short-tailed albatross
Phoebastria albatrus FE, SSC Highly pelagic; comes to land only when breeding. Nests on remote Pacific islands. A rare non- breeding visitor to the eastern Pacific. No Potential. The Study Area does not contain island habitat to support nesting by the species. No further actions are recommended for this species.
western snowy plover
Charadrius alexandrinus nivosus FT, SSC, BCC Federal listing applies only to the Pacific coastal population. Found on sandy beaches, salt pond levees, and shores of large alkali lakes. Requires sandy, gravelly, or friable soils for nesting. No Potential. The Study Area does not contain suitable beaches, salt ponds, or dunes to support nesting of this species. No further actions are recommended for this species.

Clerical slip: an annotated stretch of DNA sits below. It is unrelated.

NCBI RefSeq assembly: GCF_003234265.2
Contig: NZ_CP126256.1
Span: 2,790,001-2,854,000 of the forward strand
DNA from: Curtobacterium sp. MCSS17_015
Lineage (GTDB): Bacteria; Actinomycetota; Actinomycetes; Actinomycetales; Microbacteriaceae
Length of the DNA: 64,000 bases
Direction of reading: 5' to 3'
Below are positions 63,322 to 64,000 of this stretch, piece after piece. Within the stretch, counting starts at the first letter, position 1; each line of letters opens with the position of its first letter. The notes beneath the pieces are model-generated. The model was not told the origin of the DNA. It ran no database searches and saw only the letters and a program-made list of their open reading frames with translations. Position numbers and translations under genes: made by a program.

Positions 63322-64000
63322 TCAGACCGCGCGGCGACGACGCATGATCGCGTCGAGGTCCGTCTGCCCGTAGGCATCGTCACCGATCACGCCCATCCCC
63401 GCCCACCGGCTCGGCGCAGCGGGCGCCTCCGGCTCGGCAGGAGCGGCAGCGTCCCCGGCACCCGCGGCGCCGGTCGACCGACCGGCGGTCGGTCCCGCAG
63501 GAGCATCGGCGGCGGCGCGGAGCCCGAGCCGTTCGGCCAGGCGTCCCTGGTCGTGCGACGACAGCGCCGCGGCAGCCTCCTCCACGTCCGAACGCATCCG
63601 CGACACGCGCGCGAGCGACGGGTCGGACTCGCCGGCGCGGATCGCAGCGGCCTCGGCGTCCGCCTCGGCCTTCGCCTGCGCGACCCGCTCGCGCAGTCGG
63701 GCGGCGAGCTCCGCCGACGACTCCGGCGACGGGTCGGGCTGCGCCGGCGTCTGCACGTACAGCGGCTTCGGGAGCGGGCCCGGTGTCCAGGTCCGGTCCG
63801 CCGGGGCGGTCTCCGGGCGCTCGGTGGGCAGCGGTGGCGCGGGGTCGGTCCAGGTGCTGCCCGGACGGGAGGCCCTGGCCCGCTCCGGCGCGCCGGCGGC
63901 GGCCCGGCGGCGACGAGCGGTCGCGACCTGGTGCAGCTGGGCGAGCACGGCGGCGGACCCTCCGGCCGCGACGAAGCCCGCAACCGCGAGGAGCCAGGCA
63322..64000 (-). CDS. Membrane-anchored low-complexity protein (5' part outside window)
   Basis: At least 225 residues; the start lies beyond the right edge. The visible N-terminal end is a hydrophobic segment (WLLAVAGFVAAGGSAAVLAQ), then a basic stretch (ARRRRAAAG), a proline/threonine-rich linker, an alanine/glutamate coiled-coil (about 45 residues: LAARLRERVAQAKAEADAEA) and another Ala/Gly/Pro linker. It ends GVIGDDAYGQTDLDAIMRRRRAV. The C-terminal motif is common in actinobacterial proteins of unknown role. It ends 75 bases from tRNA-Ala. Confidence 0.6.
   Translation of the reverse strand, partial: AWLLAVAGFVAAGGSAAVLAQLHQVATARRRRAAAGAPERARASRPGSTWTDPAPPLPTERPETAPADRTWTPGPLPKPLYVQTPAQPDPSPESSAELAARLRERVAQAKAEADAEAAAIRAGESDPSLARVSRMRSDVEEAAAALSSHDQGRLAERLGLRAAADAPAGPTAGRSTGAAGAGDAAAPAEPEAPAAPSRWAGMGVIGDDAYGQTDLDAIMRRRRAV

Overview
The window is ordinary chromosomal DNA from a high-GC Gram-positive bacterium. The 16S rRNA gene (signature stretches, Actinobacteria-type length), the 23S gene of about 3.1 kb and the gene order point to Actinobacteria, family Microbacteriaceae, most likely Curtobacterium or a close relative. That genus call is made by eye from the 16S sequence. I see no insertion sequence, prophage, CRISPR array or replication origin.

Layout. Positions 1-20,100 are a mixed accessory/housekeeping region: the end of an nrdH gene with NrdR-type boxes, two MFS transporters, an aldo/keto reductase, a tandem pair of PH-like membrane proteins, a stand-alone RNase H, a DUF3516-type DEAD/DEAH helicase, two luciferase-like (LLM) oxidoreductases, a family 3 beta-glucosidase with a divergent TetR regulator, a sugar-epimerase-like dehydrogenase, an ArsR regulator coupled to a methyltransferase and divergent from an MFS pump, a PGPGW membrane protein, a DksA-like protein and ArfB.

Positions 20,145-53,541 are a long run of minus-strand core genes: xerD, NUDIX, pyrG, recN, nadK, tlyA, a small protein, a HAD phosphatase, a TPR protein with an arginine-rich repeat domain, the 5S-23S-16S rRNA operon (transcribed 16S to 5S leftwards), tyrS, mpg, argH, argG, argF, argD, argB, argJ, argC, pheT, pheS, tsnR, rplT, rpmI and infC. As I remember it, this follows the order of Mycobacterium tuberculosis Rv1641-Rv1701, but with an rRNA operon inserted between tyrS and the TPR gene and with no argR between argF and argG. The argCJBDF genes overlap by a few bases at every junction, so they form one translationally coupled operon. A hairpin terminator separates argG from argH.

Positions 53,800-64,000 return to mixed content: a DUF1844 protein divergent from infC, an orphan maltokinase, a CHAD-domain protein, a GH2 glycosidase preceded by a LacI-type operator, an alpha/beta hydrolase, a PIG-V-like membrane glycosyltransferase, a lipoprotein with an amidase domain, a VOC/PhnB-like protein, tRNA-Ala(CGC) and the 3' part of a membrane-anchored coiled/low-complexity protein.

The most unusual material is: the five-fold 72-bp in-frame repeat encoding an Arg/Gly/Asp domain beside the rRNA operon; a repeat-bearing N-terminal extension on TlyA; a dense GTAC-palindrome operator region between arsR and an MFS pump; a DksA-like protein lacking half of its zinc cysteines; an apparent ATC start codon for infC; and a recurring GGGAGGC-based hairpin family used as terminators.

SPECIES STATUS* HABITAT POTENTIAL FOR OCCURRENCE** RECOMMENDATIONS
Alameda song sparrow
Melospiza melodia pusillula SSC, BCC Resident of salt marshes bordering south arm of San Francisco Bay. Inhabits Salicornia marshes; nests low in Grindelia bushes (high enough to escape high tides) and in Salicornia. Unlikely. The Study Area does not contain typical salt marsh habitat required by this species. No further actions are recommended for this species.
Allen’s hummingbird Selasphorus sasin BCC (Nesting) Inhabits mixed evergreen, riparian woodlands, eucalyptus and cypress groves, oak woodlands, and coastal scrub during breeding season. Nest in shrubs and trees with dense vegetation. High Potential. Xeric coastal scrub habitat is prevalent throughout portions of the Study Area. Water and a habitat mosaic to support foraging are also present. The combination of these habitat components make the area suitable for nesting by the species. See section 4.2.2 for further discussion concerning avoidance measures and recommendations concerning this species.